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The Texas Heart Journal



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Arteriosclerosis/complications/pathology, calcinosis/complications, coronary artery disease/etiology/pathology, coronary vessels/pathology/physiology, dilatation, pathologic/pathology, disease progression, models, cardiovascular, regression analysis, risk assessment, tomography, x-ray computed/methods


Arterial remodeling, an early change of atherosclerosis, can cause dilated arterial diameter. We measured coronary artery diameter with use of noncontrast 64-slice multidetector computed tomography (MDCT), and studied its association with coronary artery calcium levels and traditional coronary risk factors.

We included 140 patients from the ACCURACY trial whose noncontrast MDCT images showed measurable coronary arteries. Using 3 measurements of left main coronary artery (LMCA) and right coronary artery (RCA) diameters within 3 mm of the ostium, we associated the results with traditional coronary risk factors and calcium scores.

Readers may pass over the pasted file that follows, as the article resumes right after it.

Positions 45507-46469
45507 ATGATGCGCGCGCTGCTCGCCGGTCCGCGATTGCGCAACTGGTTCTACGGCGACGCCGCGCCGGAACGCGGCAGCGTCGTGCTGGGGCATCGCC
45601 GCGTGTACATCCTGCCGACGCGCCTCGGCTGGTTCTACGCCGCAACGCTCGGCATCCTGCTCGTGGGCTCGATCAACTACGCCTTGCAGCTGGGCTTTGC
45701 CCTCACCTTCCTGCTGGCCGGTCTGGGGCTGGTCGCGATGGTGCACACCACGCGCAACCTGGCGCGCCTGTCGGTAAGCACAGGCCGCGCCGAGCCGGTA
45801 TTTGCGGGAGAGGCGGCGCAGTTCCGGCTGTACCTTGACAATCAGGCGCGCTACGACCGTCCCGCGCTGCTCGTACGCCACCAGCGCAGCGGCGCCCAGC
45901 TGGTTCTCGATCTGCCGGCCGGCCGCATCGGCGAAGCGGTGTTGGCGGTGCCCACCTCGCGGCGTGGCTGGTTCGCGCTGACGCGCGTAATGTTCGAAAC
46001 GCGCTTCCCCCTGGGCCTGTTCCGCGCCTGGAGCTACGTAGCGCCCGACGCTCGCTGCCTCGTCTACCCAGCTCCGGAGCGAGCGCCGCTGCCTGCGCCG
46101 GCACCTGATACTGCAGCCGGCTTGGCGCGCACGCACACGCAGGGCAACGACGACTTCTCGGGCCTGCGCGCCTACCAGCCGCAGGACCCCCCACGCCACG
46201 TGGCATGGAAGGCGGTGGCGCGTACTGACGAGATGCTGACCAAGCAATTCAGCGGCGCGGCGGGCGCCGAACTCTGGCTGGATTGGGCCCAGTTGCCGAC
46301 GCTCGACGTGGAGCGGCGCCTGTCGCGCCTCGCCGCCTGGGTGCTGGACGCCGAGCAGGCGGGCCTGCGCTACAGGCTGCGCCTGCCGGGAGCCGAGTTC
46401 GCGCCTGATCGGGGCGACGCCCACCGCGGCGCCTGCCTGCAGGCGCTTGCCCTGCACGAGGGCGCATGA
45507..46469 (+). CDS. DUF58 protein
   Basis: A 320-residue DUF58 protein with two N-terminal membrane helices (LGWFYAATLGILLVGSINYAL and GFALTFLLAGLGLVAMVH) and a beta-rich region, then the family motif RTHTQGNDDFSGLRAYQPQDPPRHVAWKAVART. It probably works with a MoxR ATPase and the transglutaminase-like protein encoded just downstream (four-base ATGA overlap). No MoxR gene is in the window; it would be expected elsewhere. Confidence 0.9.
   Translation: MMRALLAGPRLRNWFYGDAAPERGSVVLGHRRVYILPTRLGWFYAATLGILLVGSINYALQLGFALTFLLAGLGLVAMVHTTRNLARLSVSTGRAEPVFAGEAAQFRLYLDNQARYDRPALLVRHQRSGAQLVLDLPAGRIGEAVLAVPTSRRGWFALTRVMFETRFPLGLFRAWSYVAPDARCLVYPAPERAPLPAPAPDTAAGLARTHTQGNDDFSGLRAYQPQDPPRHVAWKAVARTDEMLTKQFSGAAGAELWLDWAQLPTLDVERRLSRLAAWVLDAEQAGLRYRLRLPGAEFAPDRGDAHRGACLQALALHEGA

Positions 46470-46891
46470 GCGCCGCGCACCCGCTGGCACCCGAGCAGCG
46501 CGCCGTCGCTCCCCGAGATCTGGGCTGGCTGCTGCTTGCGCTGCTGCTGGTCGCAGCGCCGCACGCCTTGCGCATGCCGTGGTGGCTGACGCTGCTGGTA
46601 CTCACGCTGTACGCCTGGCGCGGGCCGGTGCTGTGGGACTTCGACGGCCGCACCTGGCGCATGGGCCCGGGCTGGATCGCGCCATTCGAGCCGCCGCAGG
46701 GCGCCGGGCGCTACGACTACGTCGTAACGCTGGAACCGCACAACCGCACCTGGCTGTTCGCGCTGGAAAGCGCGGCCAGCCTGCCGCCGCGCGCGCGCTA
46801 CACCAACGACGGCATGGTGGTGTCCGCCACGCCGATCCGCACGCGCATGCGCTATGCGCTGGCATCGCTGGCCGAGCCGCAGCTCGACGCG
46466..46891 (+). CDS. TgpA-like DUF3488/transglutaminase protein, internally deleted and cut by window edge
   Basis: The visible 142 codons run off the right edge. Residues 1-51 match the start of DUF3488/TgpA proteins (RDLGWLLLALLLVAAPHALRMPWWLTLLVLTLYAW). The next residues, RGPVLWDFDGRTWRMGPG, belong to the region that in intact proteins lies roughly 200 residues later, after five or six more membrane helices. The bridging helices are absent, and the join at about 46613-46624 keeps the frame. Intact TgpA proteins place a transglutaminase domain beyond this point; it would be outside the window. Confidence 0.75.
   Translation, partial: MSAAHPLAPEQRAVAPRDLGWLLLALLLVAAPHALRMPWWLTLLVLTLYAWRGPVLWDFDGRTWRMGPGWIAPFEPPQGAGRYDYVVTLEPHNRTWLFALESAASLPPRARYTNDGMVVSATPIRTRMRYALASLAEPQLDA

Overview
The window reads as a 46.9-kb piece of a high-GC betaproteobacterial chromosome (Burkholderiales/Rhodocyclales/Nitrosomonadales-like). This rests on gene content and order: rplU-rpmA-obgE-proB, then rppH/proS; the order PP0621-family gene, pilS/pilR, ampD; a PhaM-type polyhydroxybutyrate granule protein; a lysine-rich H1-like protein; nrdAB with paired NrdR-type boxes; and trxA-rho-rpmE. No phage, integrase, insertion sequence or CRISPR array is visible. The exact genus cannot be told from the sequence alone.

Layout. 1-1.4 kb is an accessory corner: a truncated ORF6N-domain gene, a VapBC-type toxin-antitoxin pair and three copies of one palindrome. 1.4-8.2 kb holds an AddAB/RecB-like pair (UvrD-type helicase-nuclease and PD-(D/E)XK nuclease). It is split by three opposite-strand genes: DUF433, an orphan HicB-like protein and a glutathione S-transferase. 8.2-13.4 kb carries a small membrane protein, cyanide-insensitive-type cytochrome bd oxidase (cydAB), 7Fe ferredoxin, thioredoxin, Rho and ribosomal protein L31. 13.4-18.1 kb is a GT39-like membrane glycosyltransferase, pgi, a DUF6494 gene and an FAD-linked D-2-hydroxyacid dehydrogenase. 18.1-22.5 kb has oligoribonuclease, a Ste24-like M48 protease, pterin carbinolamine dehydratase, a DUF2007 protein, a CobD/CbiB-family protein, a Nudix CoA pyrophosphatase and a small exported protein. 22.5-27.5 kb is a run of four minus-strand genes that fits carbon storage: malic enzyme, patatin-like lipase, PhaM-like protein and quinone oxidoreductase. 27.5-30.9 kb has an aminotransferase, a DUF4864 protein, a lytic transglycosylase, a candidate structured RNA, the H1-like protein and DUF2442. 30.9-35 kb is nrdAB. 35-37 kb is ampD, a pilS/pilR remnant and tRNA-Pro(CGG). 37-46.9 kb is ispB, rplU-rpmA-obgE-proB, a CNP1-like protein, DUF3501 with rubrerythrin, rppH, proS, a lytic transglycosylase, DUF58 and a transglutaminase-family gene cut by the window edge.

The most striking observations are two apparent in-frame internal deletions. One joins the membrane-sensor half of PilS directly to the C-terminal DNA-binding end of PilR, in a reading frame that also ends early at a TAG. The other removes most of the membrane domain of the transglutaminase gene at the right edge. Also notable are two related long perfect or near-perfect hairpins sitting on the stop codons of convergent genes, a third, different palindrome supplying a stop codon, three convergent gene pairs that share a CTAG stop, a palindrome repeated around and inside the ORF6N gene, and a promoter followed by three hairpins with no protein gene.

The prevalence of LMCA and RCA calcium was 22% and 51%, respectively. Mean arterial diameters were 5.67 ± 1.18 mm (LMCA) and 4.66 ± 1.08 mm (RCA). Correlations for LMCA and RCA diameters in 50 randomly chosen patients were 0.91 and 0.93 (interobserver) and 0.98 and 0.93 (intraobserver). Adjusted odds ratios for the relationship of LMCA and RCA diameters to calcium in male versus female patients were 5.65 (95% confidence interval [CI], 2.78–11.5) and 4.35 (95% CI, 2.24–8.47), respectively. Adjusted ratios and 95% CIs for the association of larger RCA diameter with age, hypertension, and body mass index were 1.36 (1.00–1.86), 3.13 (1.26–7.78), and 1.60 (1.16–2.22), respectively.

Arterial diameters were larger in women and patients with higher calcium levels, and body mass index and hypertension were predictors of larger RCA diameters. These findings suggest a link between arterial remodeling and the severity of atherosclerosis.



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